Home health providers aren’t the only ones trying to push complex care further into the home.
As hospices seek new ways to engage patients further upstream, a rising number are diversifying their services to include home-based primary care, along with palliative care and other models. Evidence indicates that these primary care programs carry substantial benefits for patients and families — and can even have a significant positive impact on a hospice’s bottom line.
Broadly, home-based primary care programs have been shown trim cost, reduce unwanted high-acuity care at the end of life and enable patients to enter hospice earlier in the course of their terminal illness.
When it comes to length of stay in hospice, providers’ missions dovetail with their financial interests.
As of 2017, nearly 28% of hospice patients died within seven days of admission, according to the U.S. Centers for Medicare & Medicaid Services (CMS). Nearly 13% expired during their second week of hospice care. More than half of hospice patients are enrolled for fewer than 30 days.
“Diversifying from hospice into primary care at home is smart for a number of reasons. There is a huge unmet need in the community for longer-term, team-based primary care for people with serious illness,” Dr. Eric De Jonge, chief of geriatrics at Virginia-based hospice provider Capital Caring, told HHCN sister site Hospice News. “Hospice teams are very strong at taking care of people who have serious illness, but they often get them too late. I think the way to get them at the right time is to move upstream for even the last several years of life and apply that interdisciplinary approach to primary care. Then there is a natural transition into hospice at the appropriate time.”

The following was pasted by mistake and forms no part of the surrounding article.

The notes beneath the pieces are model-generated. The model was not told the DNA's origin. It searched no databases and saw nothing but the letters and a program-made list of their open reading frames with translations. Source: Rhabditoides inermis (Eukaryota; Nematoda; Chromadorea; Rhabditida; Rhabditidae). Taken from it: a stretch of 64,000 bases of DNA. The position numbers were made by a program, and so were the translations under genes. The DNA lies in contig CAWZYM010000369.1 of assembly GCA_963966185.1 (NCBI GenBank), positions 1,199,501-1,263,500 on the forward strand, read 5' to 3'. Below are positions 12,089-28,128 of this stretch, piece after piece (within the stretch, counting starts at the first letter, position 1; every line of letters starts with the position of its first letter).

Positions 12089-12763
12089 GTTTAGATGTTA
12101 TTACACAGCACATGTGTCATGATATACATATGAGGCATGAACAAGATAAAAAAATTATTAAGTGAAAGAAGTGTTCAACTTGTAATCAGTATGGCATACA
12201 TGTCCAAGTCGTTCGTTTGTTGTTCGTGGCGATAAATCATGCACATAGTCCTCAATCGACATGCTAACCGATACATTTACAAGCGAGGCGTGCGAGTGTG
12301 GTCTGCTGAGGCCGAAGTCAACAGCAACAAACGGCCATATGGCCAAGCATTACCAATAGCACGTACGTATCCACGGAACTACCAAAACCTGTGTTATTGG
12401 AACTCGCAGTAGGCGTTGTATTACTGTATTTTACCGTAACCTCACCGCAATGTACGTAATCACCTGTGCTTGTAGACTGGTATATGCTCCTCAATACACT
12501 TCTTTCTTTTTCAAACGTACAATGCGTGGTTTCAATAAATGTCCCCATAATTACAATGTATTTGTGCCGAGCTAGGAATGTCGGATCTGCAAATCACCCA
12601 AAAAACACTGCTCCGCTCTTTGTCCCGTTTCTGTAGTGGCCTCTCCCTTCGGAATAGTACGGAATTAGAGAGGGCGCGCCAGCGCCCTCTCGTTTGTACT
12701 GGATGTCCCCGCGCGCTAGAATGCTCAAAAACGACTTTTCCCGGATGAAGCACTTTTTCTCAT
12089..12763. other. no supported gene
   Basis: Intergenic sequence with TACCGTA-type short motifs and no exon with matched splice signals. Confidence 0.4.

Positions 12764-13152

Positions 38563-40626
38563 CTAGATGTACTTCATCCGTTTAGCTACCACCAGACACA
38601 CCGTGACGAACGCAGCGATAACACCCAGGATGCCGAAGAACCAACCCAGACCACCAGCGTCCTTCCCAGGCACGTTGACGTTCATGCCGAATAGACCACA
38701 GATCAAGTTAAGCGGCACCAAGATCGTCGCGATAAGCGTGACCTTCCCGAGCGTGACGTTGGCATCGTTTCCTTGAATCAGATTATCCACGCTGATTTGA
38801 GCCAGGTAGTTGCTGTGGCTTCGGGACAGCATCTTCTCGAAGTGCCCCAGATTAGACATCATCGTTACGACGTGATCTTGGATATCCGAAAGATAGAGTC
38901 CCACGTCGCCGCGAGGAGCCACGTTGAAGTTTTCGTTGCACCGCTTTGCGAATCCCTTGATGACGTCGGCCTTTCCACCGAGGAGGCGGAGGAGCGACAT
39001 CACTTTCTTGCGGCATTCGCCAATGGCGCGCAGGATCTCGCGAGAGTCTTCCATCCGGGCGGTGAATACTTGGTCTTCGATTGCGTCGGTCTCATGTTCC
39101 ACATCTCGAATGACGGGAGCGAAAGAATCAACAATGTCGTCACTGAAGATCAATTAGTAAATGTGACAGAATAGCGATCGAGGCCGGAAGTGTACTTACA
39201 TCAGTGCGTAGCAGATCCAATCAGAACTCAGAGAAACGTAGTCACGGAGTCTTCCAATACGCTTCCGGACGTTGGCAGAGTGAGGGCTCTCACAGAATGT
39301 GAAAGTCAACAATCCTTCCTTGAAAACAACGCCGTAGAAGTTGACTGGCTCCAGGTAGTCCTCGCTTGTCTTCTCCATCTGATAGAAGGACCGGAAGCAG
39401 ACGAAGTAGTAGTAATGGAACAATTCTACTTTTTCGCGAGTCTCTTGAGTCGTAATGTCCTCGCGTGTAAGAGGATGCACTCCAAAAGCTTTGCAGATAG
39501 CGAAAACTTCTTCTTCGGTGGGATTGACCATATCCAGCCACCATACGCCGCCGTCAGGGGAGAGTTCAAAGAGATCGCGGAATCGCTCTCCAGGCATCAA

Capital Caring for the past several years has worked to expand its service offerings, including the addition of a palliative care program, a physician training program, a telehealth program and private duty personal care services.
The organization recently established a home-based primary care program, as well as a partnership with Lyft to support patient and family transportation needs.
Engaging patients before they reach the last six months of life can help boost hospice utilization.
Nationally, about 33.5% percent of deaths occur in a patient’s residence, though the vast majority of patients say they would prefer to end their lives at home. According to the National Hospice & Palliative Care Organization (NHPCO), hospice utilization last year among Medicare decedents was around 50%.
For example, Northwestern Medicine’s HomeCare Physicians (HCP) in Wheaton, Illinois, saw 1,022 patient deaths between 2014 and 2018. Of those, 76% died in their homes and 76% died while receiving hospice, according to recent research from Dr. Thomas Cornwell, founder of HCP and CEO of the Home-Centered Care Institute (HCCI).
More patients need to have earlier access to hospice, according to Cornwell.
“Those short lengths of stay don’t really give them what they need for quality end-of-life care, and it is also very financially disadvantageous for the hospice to give all of those resources for such a short period of time — and then to do a year’s worth of bereavement care for the family — without getting a significant reimbursement,” Cornwell told HHCN sister site Hospice News. “Even though my [physician] partner and I are only two of a 1,000 doctors in the hospital system, we have made close to 12% of all hospice referrals in the last 15 years. We are getting patients to hospice earlier. The majority are passing away at home, and they are not spending time in the hospital.”